So many European medievalists and early modernists have Latin tattoos that I’m now declaring that this is A Thing. (I know: I’m probably the last to notice!) First, we have the example of the late, great (in bloggy terms) Squadratomagico, whose tattoo is on the back of her neck & which I have met in person (scholar, neck, tattoo, and all.) Then when I got to the Huntington, I noticed that a medievalist here has a mid-thirteenth century quotation from a manuscript tattooed on the inside of his left forearm.
Finally, we have Flavia, who has celebrated her fortieth birthday and her retirement from the job market alike by getting a Latin tattoo, also on the inside of her left forearm. Her tat says “Omnia mutantur, nihil interit,” or “Everything changes, nothing perishes,” which is a thought so lovely that it makes me cry. Of course it’s from Ovid’s Metamorphoses–what else? (Why the inside of the left forearm? I get the inside part, as it’s more protected from the sun and other injuries, but is the choice of right versus left merely a personal one or dependent on right- or left-handedness?)
I asked my tattooed Huntington colleague if he thought so many of his medievalist colleages had tattoos because medieval scholars in particular are accustomed to ink on skin through their work on vellum documents and manuscripts. (Vellum is a fine parchment made from lamb or kid skins, and is among the oldest paper-like technology we have for recording and preserving information.) He agreed that this might be an interesting connection, and also said that it’s pretty popular for people to get textual tattoos these days anyway. He also connected his tattoo to a major life change–in his experience, winning tenure, whereas for Flavia it was her fortieth birthday.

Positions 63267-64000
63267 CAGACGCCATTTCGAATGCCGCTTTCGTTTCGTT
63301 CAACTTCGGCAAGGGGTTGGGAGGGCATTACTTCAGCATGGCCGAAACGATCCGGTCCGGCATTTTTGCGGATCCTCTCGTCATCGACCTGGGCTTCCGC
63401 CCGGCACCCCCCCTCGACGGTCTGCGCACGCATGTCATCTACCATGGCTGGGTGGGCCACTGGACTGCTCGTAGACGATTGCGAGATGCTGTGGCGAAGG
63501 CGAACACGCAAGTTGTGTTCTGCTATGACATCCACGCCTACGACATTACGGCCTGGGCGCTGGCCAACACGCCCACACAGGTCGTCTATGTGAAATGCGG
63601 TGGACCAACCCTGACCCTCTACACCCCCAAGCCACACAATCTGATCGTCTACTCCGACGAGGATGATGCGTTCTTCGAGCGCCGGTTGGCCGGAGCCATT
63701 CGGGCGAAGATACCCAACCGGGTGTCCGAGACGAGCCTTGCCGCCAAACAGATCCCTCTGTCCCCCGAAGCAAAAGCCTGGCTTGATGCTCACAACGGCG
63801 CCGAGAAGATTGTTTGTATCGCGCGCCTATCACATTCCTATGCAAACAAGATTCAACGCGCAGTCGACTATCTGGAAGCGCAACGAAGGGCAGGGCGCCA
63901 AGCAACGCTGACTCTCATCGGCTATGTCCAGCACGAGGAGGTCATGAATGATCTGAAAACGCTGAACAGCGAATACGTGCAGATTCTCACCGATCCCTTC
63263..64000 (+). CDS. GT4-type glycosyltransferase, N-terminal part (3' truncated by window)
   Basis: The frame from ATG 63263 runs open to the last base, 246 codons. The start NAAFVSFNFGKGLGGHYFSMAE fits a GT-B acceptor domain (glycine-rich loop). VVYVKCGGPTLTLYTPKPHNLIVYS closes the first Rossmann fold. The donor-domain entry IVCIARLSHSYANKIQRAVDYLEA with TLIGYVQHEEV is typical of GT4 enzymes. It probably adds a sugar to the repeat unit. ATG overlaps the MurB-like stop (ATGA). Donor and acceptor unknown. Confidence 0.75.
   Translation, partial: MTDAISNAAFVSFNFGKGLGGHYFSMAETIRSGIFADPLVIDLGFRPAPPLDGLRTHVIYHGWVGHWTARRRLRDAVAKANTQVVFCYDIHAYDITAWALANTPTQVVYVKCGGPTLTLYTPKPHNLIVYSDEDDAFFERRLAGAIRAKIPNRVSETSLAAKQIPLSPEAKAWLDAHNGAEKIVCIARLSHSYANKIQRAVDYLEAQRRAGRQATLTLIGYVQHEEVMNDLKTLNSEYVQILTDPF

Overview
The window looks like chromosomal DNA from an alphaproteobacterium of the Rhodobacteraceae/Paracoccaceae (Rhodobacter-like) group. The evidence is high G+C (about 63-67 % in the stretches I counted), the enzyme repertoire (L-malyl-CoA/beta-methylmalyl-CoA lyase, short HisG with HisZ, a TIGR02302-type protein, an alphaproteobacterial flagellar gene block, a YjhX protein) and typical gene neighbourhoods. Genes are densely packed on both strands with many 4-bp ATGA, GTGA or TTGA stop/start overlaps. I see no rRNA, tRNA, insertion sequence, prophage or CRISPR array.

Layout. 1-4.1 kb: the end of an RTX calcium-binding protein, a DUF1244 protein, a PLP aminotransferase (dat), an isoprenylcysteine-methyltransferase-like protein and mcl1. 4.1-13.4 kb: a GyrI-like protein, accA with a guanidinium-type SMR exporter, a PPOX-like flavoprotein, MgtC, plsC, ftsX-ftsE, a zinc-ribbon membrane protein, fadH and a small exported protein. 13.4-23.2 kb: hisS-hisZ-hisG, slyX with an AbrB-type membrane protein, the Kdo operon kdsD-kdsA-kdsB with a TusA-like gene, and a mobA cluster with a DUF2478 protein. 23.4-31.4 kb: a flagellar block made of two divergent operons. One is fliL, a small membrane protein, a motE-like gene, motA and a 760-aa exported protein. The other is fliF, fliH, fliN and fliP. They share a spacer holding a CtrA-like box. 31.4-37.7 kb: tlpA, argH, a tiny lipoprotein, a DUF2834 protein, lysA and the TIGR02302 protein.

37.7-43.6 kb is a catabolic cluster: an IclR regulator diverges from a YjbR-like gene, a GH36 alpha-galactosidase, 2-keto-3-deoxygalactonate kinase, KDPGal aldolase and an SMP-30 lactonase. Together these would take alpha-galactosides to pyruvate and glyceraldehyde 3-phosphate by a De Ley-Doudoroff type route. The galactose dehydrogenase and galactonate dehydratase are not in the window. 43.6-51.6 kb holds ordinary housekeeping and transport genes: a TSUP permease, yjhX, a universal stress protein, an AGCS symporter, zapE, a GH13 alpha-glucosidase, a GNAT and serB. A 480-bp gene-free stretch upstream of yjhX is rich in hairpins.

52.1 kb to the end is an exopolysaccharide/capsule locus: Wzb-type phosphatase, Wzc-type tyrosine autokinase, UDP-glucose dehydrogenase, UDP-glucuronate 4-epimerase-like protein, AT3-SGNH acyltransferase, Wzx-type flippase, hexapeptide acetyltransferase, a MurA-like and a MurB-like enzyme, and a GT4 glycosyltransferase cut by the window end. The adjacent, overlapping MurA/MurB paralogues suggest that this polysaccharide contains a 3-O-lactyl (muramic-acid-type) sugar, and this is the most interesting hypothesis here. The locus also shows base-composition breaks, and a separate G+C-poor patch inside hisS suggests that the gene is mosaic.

I’ve never wanted a tattoo, mostly because I’ve always been aware how quickly fashions change and am becoming more aware (sadly!) how skin can sag. I am very glad I never got a tattoo when people of my generation (in the early 1990s) started getting inked. Also, perhaps even more importantly: they’re really painful, and I’m a huge pain baby, so there was no way I was going to volunteer for something that hurt! But most adults these days seem to be inked–I felt conspicuous a few years ago when we went to Hawai’i and my husband and I were among the only people over the age of 18 who didn’t have visible tattoos.
I haven’t noticed a trend among early Americanists for acquiring body art, although of course early modern sailors and merchant mariners were tattooed for various reasons. Simon Newman wrote about seamen’s tats more than a decade ago in a really good article and then a book, so there are some ways in which early Atlanticists could link their scholarship directly to their bodies.
But I haven’t seen any early Americanists with their shirts off lately, and we are all most grateful for that. (But if any of you want to tell rather than show, I’m interested!)
(This is the first of a two-part post. I’ll share a few facts I learned recently in a seminar at the Huntington led by one of the curators on the technologies of archiving and preserving information in part II.)